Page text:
Williams v. Beard et al
MEMORANDUM (Order to follow as separate docket entry)Based upon the undisputed evidence submitted by Remaining Defendants, especially Millers declaration, there are no facts other than the Plaintiffs speculative contention which could support a claim that Knarr had any personal involvement whatsoever in the purported food tampering incidents of January 21, 2010 and January 26, 2010. Accordingly summary judgment will be entered in favor of that Defendant.It is equally apparent that although Defe ndant Peters was admittedly at work on the two dates at issues, there are no facts presented to show that he had any participation, knowledge or acquiescence in the alleged acts of food tampering. Based upon the undisputed facts, Peters is also enti tled to entry of summary judgment. (See Memorandum) re 247 MOTION for Summary Judgment filed by Peter M. Knarr, Therese Jellen, A. A. Kitchen, Jimmy Fetterolf, George Miller, Rhonda Tomcavage, S. Gooler Signed by Honorable Richard P. Conaboy on 9/3/14. (cc)
IN THE UNITED STATES DISTRICT COURT
MIDDLE DISTRICT OF PENNSYLVANIA
LA-QUN RASHEED WILLIAMS,
JEFFREY BEARD, ET AL.,
CIVIL NO. 3:CV-10-979
La-qun Rasheed Williams (Plaintiff), an inmate presently
confined at the Greene State Correctional Institution, Waynesburg,
Pennsylvania (SCI-Greene) filed this pro se civil rights action
pursuant to 42 U.S.C. § 1983.
Plaintiff subsequently filed an
Amended Complaint (Docs. 15 & 16) which seeks relief regarding
actions which allegedly transpired during his prior incarceration
at the State Correctional Institution, Coal Township, Pennsylvania
By Memorandum and Order dated August 29, 2011, Defendants
Michael Weisner, M.D. and Physician’s Assistant (PA) Brian Davis’
motion to dismiss was granted.
See Doc. 119.
Anascavage and Jacob Davis’ motion to dismiss was granted on
February 13, 2012.
A motion seeking partial dismissal filed by the
Commonwealth Defendants was partially granted by Memorandum and
Order dated September 30, 2011.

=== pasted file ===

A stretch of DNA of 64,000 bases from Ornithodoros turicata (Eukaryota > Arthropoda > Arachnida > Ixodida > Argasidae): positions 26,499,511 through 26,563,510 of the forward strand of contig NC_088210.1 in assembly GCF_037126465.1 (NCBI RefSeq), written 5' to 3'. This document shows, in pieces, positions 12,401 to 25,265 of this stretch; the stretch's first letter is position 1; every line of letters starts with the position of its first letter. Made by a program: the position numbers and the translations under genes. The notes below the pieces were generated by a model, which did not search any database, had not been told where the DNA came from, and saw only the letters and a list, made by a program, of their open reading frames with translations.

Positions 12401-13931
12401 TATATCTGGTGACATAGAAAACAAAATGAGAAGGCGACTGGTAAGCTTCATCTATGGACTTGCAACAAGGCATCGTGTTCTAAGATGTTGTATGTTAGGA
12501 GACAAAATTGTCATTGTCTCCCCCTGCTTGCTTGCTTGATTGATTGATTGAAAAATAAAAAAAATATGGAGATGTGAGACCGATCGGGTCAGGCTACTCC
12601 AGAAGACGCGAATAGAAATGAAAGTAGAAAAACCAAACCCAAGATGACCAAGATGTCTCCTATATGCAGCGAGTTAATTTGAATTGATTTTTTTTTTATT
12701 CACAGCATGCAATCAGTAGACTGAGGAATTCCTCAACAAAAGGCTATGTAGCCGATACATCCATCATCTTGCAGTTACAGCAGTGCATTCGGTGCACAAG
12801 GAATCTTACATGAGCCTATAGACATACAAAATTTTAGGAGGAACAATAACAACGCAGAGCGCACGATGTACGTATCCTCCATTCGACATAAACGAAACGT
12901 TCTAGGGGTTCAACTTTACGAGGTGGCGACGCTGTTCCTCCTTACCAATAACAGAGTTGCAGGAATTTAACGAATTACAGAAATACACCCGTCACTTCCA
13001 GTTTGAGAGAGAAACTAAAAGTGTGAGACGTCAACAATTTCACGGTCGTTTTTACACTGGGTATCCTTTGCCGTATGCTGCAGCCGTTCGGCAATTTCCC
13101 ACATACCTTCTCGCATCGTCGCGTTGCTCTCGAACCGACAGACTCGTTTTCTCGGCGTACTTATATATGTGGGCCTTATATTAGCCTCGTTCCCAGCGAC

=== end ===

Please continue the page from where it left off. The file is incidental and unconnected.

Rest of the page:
See Doc. 124.
granted in favor of the moving Commonwealth Defendants with respect
to: (1) Williams’ damage claims for monetary damages brought
against the Commonwealth Defendants in their respective official
capacities; (2) the allegations of verbal harassment, attempted
bribery, and harassment; (3) Plaintiff’s claims of being the target
of a conspiracy; (4) all claims against Defendants Barnacle, Beard,
Ellett, Michael Miller, Novitsky, Shedleski, and Varano due to lack
of personal involvement; (5) the claims of deliberate indifference
against Defendant McCarty;(6) Williams’ claims relating to the
issuance of four misconduct charges by Lieutenants Fago,
Fetterholf, and Knarr as well as any due process claims against
Hearing Examiner Kerns-Barr; (7) the alleged denial of telephone
privileges on November 19, 2009; (8) Plaintiff’s cell search
claims; (9) the claims of mail interference with regards to the the
yellow envelope, Mint Green and motorcyclist magazine related
mailings; and (10) Williams’ contentions of retaliation, food
deprivation, and being served food loaf.
As a result of those prior rulings by this Court, Remaining
Defendants are the following SCI-Coal Twp. Officials: Correctional
Officers Andrew Kitchen, Michael Knarr, and Jimmy Fetterolf,
Lieutenant Stephen Gooler, Sergeant Alana Peters, Counselor Rhonda
Tomcavage, Major George Miller and Mail Supervisor Therese Jellen.
Plaintiff’s surviving allegations consists of the following two
claims: (1) razor blade pieces were intentionally placed in
Plaintiff’s food, and (2) incoming mail from Williams’ family was
not delivered and the misconduct was covered up.
is Remaining Corrections Defendants’ motion for summary judgment.
See Doc. 247.
The opposed motion is ripe for consideration.
Remaining Defendants seek summary judgment on the grounds
that: (1) Plaintiff failed to exhaust his administrative remedies
with respect to his mail interference claims; (2) there are no
allegations that Defendant Jellen wrongfully withheld Plaintiff’s
personal mail; (3) since it is undisputed that Major Miller
investigated Plaintiff’s claim of mail interference a viable claim
has not been raised against that Defendant; (3) there are no facts